Of course, Cohen, Poll, Moore and O'Neill, had all raided a lot of other people's work, who in fact, seem to get no attribution anywhere.  The graphic novel of 'The League of Extraordinary Gentlemen' features, amongst others, characters such as Allan Quatermain based on the Allan Quatermain of the novels of H. Rider Haggard (published 1885-1927), Wilhelmina 'Mina' Harker from Bram Stoker's 'Dracula' (1897); Captain Nemo from 'Twenty Thousand Leagues Under The Sea' (1870) and 'The Mysterious Island' (1894) by Jules Verne; Dr. Jekyll/Mr. Hyde from 'The Strange Case of Dr. Jekyll and Mr. Hyde' (1886) by Robert Louis Stephenson and Dr. Hawley Griffin from 'The Invisible Man' by H.G. Wells (1897). 

The graphic novels of 'The League of Extraordinary Gentlemen' make a point of taking characters from numerous Victorian and 20th century novels and yet, Moore/O'Neill seem to feel that the characters have become theirs rather than being the property of the original authors. O'Neill laughably complained that he did not recognise the characters as portrayed in the movie script; I wonder if Verne, Stoker, Stephenson, Haggard, et al, would recognise their characters at all in Moore/O'Neill's work?  Even the title of the graphic novel was borrowed from 'The League of Gentlemen' (1960 movie; from 1958 novel of the same name by John Boland). This preciousness about the graphic novels helped damp cult following of the movie.

A particular criticism of the movie is that characterisation is shallow.  This is again a laughable complaint.  Movies are far shorter than people think and lack time to fill in characters, especially as in 'The League of Extraordinary Gentlemen' in which there are so many lead characters.  In the movie, in addition to the characters listed above, there is also Dorian Gray who is pictured in the graphic novel, but is not a character.  Gray comes from 'The Picture of Dorian Gray' (1890) by Oscar Wilde. 

To appeal to the US audience and to have a character who is younger, Tom Sawyer is also featured; he appeared in four novels by Mark Twain published 1876-96.  Sawyer in the movie is shown as being 18, though if in 'Tom Sawyer, Detective' (1896) set in 1896 and showing Sawyer as 17, then by 1899 when 'The League of Extraordinary Gentlemen' is set he should be at least 20.  The League's opponent in the original graphic novel was Fu Manchu, but such stereotypical, dated portrayals of Chinese would have gone down poorly in the 21st century.  Consequently, in the movie, he is replaced by Professor James Moriarty from a number of Sherlock Holmes stories by Sir Arthur Conan Doyle, though he also referred to early on in the movie as 'M' a reference to James Bond's boss.  His use of the disguise of the 'Phantom', described by Quatermain as 'operatic', references the phantom of the opera in Gaston Leroux's 'Le Fantôme de l'Opéra' (1909-10).

The movie, then, has to sketch in eight major characters with Rodney Skinner replacing Dr. Hawley Griffin as an invisible man after Fox were unable to secure the rights to Wells's character.  Of course, there is a benefit that many of the audience would know these characters from other movies and the various novels.  Some will know them from the graphic novels (I have read all of these), though despite O'Neill's complaints against the movie, their characters are not particularly well developed in those stories either (graphic novels, like movies, lack the space novels have to develop characters, except over sustained editions).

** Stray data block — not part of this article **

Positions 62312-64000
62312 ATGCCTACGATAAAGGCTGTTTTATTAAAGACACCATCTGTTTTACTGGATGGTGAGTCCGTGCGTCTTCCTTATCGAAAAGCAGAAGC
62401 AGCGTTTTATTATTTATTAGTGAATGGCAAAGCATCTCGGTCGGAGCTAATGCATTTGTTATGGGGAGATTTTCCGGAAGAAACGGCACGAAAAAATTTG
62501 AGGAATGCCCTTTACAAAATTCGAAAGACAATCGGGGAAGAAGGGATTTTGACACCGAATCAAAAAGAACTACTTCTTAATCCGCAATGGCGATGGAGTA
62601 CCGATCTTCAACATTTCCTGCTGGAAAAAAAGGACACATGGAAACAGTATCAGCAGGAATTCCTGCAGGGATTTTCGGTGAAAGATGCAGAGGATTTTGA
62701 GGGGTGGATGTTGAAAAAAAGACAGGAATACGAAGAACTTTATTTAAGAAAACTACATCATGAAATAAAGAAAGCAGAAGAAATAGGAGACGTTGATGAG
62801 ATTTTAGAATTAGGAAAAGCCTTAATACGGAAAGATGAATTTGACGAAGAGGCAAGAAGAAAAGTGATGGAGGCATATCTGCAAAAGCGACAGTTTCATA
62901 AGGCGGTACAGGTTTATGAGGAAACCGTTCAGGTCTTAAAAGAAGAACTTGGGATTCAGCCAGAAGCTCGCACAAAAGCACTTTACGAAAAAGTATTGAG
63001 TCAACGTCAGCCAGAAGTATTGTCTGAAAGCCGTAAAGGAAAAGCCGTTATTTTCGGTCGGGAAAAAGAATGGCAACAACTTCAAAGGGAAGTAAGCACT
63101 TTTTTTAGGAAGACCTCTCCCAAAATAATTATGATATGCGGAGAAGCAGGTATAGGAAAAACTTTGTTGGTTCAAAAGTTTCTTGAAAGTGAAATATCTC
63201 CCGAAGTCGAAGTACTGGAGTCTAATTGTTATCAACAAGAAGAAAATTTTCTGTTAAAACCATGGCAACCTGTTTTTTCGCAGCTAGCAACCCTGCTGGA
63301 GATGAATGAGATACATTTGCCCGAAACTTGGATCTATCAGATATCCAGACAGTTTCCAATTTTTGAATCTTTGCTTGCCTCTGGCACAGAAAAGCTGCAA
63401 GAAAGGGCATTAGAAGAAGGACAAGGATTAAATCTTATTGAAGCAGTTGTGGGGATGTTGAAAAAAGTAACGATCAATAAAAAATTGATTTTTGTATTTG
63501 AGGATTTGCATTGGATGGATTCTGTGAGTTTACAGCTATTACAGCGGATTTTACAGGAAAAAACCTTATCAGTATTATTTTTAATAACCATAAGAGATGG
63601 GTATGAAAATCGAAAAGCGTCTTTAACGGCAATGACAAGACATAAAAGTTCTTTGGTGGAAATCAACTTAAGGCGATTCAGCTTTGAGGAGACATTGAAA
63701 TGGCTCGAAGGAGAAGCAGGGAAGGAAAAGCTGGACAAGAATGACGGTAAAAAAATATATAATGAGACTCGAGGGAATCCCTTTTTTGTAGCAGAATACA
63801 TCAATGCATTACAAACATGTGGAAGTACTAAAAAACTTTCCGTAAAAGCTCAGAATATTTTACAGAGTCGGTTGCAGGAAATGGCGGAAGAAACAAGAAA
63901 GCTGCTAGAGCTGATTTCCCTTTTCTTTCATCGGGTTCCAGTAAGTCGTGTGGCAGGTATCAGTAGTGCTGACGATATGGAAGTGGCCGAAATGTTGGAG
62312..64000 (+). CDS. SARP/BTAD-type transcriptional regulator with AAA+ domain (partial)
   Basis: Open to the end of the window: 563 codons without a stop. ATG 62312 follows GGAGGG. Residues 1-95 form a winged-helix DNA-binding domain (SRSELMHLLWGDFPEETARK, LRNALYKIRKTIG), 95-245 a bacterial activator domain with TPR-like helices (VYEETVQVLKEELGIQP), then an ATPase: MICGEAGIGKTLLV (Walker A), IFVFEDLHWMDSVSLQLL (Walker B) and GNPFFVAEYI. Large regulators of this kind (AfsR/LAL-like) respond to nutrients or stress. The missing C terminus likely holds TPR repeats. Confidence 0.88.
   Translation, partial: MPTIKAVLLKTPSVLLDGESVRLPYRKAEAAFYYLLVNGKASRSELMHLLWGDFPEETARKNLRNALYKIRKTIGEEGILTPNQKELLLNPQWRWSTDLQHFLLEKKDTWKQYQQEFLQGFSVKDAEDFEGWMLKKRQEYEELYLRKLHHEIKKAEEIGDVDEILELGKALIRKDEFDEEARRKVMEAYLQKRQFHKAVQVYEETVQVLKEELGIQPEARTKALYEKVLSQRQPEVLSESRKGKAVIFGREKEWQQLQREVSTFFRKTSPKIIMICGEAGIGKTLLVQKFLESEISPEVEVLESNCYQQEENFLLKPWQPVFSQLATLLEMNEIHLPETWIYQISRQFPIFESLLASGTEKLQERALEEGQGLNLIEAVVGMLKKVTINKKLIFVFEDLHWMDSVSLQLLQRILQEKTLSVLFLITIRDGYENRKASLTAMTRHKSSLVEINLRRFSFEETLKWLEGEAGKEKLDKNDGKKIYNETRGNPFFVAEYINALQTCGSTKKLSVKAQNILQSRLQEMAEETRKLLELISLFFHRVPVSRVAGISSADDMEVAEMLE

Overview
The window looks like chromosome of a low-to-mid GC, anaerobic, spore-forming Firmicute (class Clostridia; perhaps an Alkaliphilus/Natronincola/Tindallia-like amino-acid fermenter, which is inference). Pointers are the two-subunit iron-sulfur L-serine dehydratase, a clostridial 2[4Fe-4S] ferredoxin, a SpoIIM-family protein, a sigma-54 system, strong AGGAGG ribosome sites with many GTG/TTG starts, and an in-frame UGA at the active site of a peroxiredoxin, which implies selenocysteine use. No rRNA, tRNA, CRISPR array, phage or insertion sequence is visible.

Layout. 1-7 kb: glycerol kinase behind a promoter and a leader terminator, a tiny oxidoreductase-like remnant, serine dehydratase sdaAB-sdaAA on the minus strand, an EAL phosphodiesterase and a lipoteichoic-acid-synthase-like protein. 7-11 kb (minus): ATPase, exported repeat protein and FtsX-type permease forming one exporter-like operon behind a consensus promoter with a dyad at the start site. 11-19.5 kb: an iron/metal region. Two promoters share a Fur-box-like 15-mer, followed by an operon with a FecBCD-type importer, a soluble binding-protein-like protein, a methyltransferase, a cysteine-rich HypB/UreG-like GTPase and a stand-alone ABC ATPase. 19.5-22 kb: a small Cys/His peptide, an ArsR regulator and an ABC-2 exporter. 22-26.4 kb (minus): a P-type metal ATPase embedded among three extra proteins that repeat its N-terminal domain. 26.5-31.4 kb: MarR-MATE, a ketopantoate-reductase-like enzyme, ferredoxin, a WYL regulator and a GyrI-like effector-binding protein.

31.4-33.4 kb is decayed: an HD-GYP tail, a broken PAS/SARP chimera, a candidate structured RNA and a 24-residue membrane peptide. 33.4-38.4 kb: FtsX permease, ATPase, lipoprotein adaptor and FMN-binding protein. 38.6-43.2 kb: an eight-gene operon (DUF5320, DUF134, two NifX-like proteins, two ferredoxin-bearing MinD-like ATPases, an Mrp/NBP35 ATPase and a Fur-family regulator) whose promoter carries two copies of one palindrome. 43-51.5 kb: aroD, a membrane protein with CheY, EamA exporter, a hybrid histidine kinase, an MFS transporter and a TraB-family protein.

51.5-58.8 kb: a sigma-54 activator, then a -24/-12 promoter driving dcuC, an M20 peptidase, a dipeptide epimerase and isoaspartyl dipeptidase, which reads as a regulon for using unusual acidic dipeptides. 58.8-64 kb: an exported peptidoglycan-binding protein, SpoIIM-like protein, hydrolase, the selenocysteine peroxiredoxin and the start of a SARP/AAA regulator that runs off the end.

I think the movie presents a very exotic bunch of characters and in the limited space shows not only their personalities and some of their difficulties with their particular traits, but also the tensions between them. In an action movie with such a large ensemble I would not expect there to be time for much more; compare it to 'The Magnificent Seven' (1960) which similarly has seven heroes and one opponent to detail. Quatermain (who in the original novels died in 1885) is weary of his adventuring life and is patronising to Harker as a young woman. Jekyll fears being controlled by the beast of Hyde and this generates friction especially with Nemo, though the respect between the two grows. Nemo is shown as a worshipper of Kali and is described as a pirate, reflecting his anti-hero standing in the novels.  Despite being an Indian (a Hindu but dressing more like a Sikh), he is accepted by the white characters in a way that may have been unlikely in genuine 1899, though given that all the characters can be seen as 'outsiders' they may have muddled along.  Gray is a hedonistic snob who has had an intimate encounter with Harker, but whilst out for himself, seems also vulnerable given that Moriarty holds his painting.  Skinner is the one looked down upon and suspected, reflecting the real class divisions of the time; he is a burglar anyway, but he seems to be along for the adventure. 

The character with least substance in the movie is Sawyer who seems to be an insensitive American, rather arrogant towards European ways and foolishly being brash about Quatermain's personal losses and over-confident in believing he can seduce Harker; hardly a positive character.  He also wastes bullets in the way Americans are renowned for doing in numerous novels and movies.  This was always going to be a challenge for this movie in the USA: it is full of middle-aged European characters.